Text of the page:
Development, National security, Health | South Asia

27 April 2015

Fighting polio in Pakistan means also fighting the disapproval of militants, writes Tahmina Rashid.

The incidence of reported polio cases tripled in Pakistan in 2014, despite national and global polio eradication programs, while internal unrest adds further roadblocks to Pakistan’s efforts to eradicate the disease.

This raises serious concerns for the health of children, and signals a failure to achieve worldwide eradication of polio as adopted by the World Health Assembly (WHA) in 1988.

Health professionals unanimously agree that even one infected child poses a serious risk of children contracting polio. Health economists estimate that eradicating polio would save at least US$40–50 billion over the next 20 years, mostly in low-income countries. It would also mean that children would never again suffer the terrible effects of lifelong polio-paralysis.

It is of particular concern that the virus is popping up in countries previously free of the disease, such as Syria, Somalia and Iraq, and considering the civil war and unrest in those regions, any effort to contain it would be challenging.

Failure to stop polio in these areas can potentially result in as many as 200,000 new cases every year, within 10 years. In May 2014, the World Health Organisation (WHO) imposed travel restrictions on Pakistan for its failure to control the spread of the virus, and many countries have mandated a polio vaccination for travellers from Pakistan.

WHO defines polio is a highly infectious disease caused by a virus invading the nervous system and causing total paralysis within hours.

There is no cure for polio, only prevention through a vaccine which, if given to children under the age of five, protects them for life. As the virus can potentially transmit through human contact through the fecal-oral route, or contaminated water and food, it continues to poses a serious threat to global health.

Pakistan lacks a proper sewerage system and incidents of sewerage contaminating water are common in urban areas, while rural communities have almost no system in place.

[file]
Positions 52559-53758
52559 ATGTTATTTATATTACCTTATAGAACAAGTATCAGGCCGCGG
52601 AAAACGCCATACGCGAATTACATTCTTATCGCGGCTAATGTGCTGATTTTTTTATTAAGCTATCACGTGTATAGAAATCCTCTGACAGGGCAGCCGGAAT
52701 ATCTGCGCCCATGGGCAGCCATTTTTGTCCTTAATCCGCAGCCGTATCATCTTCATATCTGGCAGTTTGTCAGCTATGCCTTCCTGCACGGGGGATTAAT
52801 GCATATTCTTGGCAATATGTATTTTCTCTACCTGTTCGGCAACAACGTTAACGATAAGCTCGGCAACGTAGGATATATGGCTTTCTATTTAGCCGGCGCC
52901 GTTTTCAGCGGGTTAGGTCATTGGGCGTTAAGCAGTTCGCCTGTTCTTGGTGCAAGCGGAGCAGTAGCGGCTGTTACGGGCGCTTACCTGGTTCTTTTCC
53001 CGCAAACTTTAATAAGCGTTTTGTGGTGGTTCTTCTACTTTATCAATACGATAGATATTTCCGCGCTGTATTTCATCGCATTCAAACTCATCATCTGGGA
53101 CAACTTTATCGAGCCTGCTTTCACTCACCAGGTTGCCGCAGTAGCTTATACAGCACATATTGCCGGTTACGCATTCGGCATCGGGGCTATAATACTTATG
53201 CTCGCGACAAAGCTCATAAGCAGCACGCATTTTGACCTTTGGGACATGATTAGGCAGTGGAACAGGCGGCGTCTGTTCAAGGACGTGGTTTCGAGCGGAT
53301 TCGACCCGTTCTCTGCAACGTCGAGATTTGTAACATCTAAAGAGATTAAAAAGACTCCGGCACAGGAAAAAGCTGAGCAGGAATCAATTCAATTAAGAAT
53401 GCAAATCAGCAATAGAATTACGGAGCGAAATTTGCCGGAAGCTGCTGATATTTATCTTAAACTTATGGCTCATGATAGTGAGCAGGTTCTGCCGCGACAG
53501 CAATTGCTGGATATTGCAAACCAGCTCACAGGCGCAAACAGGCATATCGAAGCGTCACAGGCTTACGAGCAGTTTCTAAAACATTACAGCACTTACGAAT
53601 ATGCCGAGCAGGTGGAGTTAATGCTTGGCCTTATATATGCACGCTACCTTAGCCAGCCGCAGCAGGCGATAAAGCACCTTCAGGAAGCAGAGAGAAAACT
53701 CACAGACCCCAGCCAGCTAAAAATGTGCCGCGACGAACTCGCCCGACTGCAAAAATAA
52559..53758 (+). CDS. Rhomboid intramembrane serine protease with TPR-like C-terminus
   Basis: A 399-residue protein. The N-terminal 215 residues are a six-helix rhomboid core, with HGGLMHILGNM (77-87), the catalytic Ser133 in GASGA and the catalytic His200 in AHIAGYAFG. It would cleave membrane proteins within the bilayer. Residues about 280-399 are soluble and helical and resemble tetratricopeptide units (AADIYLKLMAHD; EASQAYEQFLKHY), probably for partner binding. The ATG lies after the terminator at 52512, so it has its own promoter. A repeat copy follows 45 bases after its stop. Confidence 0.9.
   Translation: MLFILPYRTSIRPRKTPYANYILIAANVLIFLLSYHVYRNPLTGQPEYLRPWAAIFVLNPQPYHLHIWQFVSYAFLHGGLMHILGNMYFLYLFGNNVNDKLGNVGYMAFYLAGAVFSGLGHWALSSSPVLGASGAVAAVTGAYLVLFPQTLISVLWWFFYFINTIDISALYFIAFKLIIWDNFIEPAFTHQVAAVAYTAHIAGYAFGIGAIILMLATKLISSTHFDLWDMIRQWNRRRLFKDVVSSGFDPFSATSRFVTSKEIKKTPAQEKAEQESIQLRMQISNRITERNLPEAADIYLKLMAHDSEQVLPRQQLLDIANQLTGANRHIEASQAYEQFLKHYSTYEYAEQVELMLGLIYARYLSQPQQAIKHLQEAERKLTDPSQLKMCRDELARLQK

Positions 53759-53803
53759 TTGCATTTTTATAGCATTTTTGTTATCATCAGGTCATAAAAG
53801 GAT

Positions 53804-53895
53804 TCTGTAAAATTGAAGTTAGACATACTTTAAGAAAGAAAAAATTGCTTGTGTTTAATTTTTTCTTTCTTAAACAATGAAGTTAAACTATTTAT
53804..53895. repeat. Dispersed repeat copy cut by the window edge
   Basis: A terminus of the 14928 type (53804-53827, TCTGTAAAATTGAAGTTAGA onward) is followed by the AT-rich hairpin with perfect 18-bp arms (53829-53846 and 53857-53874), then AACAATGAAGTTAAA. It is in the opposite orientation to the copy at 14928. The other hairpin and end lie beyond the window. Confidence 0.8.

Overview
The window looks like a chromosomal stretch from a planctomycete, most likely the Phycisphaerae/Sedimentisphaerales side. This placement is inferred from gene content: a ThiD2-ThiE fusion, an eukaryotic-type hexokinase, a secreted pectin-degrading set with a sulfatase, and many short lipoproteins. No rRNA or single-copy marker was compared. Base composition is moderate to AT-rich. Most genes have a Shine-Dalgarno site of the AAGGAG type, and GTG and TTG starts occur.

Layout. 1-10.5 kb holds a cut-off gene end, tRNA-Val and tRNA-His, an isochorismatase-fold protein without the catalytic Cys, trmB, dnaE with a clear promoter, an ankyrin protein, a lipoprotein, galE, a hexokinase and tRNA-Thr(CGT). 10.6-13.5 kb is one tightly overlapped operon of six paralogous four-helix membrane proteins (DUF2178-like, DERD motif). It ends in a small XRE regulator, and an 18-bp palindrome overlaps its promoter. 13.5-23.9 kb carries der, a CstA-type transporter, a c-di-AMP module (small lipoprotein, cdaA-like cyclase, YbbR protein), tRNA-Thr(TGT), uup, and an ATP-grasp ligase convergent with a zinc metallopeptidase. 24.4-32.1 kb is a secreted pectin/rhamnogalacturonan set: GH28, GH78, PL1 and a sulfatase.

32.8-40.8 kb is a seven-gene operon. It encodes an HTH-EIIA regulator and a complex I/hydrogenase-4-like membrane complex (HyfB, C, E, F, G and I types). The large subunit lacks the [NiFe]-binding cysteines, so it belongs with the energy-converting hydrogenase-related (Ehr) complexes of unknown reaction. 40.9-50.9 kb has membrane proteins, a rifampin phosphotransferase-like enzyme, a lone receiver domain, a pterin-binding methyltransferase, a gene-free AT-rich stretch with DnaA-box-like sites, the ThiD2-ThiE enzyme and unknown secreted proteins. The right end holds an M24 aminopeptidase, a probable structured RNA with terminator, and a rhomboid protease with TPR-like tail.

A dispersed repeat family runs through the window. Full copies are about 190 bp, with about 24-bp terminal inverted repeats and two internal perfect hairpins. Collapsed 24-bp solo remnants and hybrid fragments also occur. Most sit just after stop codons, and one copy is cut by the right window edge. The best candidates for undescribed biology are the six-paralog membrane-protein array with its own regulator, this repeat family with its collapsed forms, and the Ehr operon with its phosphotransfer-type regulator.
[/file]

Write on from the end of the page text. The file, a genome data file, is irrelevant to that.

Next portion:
Surveillance programs for polio eradication were established in 1997, and a functioning surveillance system exists at national, provincial, and district levels and remains a cornerstone of the strategies for polio identification and eradication.

For the last few years it has been effectively used to confirm the diagnosis of poliomyelitis by isolating and identifying poliovirus from the stool. The WHO has helped establish laboratories to provide this service, and these labs play a key role in certification of polio cases and by verifying the absence of wild poliovirus circulation.

Photo by RIBI image library on Flickr:

Photo by RIBI image library on Flickr:

Since 2009, Pakistan has conducted environmental surveillance to detect polioviruses in sewage water in strategic locations in large cities of the four major provinces. The National Emergency Action Plan (NEAP) 2014 for polio eradication was a response to the alarming rise in polio cases.

Polio vaccination is high-risk work and there have been multiple attacks on health workers by Taliban-aligned militia. In the last two years, over 56 polio team workers have died in different provinces.

Radical clerics have long opposed vaccination programs in Pakistan, even declaring polio vaccine not only “a conspiracy of the West’ and a “Judo-Christian conspiracy” to make children infertile, but also against the tenets of Islam.

These religious clerics and sympathisers continue to run an anti-vaccination campaign, and tensions were further fuelled when it emerged that the CIA (United States Central Intelligence Agency) used a polio vaccination campaign run by Dr Shakil Afridi to collect information that led to the 2011 military operation in which Al-Qaeda leader Osama bin Laden was killed.

Polio statistics highlight the problems regarding access to vaccine; lack of security for health team workers; access to remote area; and lack of accurate data on internally displaced people, especially from the federally administered area (North and South Waziristan).

Polio cases over the last six years indicate a strong link between the security situation, militancy, the military operation against the Taliban and internal displacement in 2010 and 2014, so it is no surprise that polio cases have emerged in urban centres such as Karachi, but also in remote areas in Punjab during this period.

Internal migration patterns are another critical factor, as people move to other areas with children who have not been vaccinated due to the militants’ hold in tribal areas.

To eradicate polio, Pakistan would need financial assistance through WHO and UNICEF to continue to run the vaccination program in coming years.

Internally, Pakistan needs to have an effective vaccination and hygienic living campaign, that involves religious leaders and clerics, to effectively deal with the orthodox Islamist’s propaganda.

Iran has successfully engaged religious clerics in its population planning programs, providing a model for effective use of mosques for public policy formulation.

In Pakistan, local bodies could have been an effectively used for such programs have remained near defunct since 2008 (except Baluchistan where elections were held in late 2013).

Local bodies need to be administratively and financially empowered to deliver these basic services. The government should make a serious effort to provide clean drinking water and a proper sewerage system to contain poliovirus.

Most importantly, it needs to make a continued effort to curb militancy and maintain law and order in all its jurisdictions, including tribal areas.

This is the key to keeping the children in the world safe from poliovirus.

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